- Use these paver grids to keep gravel walkways and driveways in place.
- Water-permeable grid systems allow water to drain away but will keep gravel in place.
- A grid system can be installed without removing your existing gravel.
You can install a grid system first, then pour gravel on top of it, or you can add a grid on top of existing gravel. To add a grid when you already have gravel, lay the grid down, then use a vehicle or roller to press the grid down into the gravel.
- Lightweight permeable pavers are easy for anyone to use.
- All-weather pavers work in all climates and conditions.
- Easy maintenance to prevent mud, ruts, puddles, or potholes.
Pack the Gravel Down
Loose gravel surfaces can shift and spread out in high-traffic areas. To combat this, use a tamper or roller to pack your gravel down after installation. Packing your gravel down will result in a smooth texture and help keep the gravel in place.
- Use a tamper or heavy lawn roller to compact gravel to keep in place.
- Packed pea gravel is far less likely to spread out.
Gravel that is not tamped down can spread out. This allows a layer of landscape fabric beneath the gravel to show. It also allows weed growth to invade the edges of your gravel bed.
Water runoff may not seem like much to worry about, but even a little rainfall can wash away several square feet of pea gravel. To combat this, build your gravel pathways and driveways with a crest at the center. The gravel should slope down to the sides to promote water to run off easily. This prevents flooding and washouts.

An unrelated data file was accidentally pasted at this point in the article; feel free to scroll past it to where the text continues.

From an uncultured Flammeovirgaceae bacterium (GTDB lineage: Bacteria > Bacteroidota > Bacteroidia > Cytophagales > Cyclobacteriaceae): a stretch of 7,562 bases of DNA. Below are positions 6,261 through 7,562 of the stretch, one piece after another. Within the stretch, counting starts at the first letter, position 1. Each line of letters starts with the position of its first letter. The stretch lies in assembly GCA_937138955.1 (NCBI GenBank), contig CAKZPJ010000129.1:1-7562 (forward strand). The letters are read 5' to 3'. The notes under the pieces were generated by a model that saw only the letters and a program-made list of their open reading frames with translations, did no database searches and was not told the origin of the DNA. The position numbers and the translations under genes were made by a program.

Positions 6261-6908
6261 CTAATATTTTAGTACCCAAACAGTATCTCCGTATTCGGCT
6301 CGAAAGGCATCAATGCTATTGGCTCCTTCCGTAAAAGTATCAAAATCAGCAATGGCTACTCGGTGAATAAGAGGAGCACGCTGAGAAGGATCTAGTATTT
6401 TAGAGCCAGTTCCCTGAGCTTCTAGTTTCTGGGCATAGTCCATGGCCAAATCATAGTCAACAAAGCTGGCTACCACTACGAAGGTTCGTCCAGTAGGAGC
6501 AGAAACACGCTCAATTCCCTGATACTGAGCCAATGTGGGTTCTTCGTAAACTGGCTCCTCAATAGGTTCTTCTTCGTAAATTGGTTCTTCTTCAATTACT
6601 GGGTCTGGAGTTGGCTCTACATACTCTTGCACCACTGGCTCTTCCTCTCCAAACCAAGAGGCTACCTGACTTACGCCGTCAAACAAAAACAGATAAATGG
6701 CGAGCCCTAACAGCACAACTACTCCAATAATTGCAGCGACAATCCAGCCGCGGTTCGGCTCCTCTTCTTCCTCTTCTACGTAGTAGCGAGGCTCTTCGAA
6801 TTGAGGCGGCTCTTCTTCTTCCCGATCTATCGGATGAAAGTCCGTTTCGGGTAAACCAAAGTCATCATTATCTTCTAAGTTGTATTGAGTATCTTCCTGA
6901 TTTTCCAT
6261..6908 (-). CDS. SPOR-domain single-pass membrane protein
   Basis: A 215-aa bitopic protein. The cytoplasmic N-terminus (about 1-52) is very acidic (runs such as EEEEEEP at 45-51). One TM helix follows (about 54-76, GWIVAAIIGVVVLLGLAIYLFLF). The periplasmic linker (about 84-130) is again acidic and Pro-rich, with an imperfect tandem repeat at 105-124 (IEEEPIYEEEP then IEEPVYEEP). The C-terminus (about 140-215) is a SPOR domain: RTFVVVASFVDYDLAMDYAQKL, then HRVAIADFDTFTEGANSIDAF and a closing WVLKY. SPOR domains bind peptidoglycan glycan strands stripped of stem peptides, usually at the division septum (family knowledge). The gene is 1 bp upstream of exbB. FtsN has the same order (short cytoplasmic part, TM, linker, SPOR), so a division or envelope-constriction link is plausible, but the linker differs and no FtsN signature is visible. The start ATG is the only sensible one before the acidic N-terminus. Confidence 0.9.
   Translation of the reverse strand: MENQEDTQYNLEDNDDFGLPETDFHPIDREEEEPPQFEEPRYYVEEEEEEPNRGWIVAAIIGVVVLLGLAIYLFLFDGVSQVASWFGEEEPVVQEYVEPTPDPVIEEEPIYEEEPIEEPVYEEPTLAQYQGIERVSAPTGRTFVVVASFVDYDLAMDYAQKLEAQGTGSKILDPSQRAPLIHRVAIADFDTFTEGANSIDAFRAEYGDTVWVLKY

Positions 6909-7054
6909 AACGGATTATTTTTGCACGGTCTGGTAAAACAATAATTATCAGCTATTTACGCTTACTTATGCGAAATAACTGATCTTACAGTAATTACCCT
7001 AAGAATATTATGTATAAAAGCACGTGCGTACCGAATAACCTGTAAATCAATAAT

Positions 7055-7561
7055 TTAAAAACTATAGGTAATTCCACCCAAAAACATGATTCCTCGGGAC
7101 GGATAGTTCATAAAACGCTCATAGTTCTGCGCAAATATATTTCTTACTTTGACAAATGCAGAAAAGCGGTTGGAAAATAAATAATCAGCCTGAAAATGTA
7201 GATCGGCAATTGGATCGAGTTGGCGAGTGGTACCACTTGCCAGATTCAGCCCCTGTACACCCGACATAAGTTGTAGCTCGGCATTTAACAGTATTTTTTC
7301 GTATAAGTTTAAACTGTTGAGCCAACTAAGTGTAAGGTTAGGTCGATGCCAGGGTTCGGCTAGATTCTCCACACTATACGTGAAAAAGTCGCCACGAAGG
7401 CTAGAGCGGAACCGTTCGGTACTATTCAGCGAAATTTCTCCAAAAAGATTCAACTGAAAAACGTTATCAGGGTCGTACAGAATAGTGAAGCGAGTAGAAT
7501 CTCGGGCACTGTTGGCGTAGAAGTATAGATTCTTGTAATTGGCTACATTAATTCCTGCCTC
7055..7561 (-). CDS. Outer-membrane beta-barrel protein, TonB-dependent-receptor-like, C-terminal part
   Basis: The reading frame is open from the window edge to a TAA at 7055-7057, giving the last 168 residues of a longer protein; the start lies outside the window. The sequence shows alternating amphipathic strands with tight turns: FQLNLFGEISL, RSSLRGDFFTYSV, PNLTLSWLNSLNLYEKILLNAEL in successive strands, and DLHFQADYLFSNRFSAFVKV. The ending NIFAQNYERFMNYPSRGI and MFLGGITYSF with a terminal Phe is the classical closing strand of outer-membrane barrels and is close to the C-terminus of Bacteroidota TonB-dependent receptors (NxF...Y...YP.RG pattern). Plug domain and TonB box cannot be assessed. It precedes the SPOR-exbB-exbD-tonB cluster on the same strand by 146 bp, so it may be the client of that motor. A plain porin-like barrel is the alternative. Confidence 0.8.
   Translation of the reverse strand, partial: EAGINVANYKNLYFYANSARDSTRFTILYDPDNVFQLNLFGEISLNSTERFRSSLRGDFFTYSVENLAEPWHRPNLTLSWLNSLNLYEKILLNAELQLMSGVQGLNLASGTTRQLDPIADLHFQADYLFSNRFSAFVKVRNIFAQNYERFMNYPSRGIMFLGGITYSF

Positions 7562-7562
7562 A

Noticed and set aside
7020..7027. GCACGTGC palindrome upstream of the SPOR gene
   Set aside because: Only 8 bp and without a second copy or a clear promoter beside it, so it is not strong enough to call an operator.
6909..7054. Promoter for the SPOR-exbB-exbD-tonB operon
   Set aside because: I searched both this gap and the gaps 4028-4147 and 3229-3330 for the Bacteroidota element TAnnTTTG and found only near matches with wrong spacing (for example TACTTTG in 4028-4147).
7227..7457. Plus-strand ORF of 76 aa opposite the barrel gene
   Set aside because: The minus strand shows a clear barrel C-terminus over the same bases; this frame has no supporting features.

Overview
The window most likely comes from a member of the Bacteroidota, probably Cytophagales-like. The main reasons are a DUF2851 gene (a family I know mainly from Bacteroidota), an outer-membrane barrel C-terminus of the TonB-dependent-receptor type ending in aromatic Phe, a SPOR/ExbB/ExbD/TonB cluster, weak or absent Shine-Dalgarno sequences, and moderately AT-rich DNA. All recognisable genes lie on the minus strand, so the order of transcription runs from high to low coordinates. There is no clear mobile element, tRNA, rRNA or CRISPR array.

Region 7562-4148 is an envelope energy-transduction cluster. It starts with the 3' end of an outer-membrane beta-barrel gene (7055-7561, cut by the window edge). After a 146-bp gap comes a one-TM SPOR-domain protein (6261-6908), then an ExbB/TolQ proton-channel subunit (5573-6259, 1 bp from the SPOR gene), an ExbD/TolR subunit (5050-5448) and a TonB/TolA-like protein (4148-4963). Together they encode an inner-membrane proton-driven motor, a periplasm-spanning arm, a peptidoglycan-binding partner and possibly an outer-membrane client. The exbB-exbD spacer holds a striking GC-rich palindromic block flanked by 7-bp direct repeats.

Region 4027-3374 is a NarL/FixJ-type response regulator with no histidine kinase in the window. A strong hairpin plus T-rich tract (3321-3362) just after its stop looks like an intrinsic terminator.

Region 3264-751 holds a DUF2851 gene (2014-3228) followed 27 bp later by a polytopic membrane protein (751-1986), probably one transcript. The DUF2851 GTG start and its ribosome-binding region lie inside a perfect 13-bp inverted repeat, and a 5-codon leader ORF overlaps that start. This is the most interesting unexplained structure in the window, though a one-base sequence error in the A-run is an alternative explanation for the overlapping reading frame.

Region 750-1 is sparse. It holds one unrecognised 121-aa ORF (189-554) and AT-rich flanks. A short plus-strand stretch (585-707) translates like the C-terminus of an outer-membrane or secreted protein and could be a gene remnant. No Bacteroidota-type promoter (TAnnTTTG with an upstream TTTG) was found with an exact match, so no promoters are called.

- Build gravel paths and driveways with a crest at the center so water flows off to the sides.
- Add drainage trenches in your gravel installations to reduce the amount of gravel carried away by runoff.
If your gravel areas collect standing water during rain, it may be time to consider digging a drainage trench in gravel. Proper drainage will help the water flow away without disturbing your pea gravel cover.
Add Paver Stones
Adding square pavers or decorative stones is a great way to help your gravel stay in place. By putting two rows of pavers in your driveway where your vehicle’s tires go, you prevent ruts in gravel.
- Add stones or pavers among gravel installations to reduce traffic that throws or spreads gravel.
- Place rows of pavers in your driveway so you can drive on them.
- Add stepping stones to paths to reduce foot traffic on gravel.
The same principle of using pavers on a driveway applies to patios and pathways. Add pavers as stepping stones to reduce foot traffic on the gravel. This prevents your gravel from loosening and spreading out.
How Do You Lock Pea Gravel in Place?
The best methods for locking pea gravel in palace on slopes, paths, driveways, or patios are:
- Excavate the area to a depth of 5–6 inches before pouring pea gravel.
- Add a layer of base rock, then pour pea gravel on top
- Install a metal border around gravel to keep the looser stones contained.
- Add a water-permeable paver grid to your gravel.
- Compact gravel with a tamper after installation.
- Slope gravel driveways and paths so water runs off easily.
- Add paver stones in gravel to reduce traffic on the gravel itself.
Each of these solutions is easily accomplished as a DIY task. They will all help your gravel remain in place. In fact, it’s best to use several of these solutions together to create a stable, durable pea gravel installation.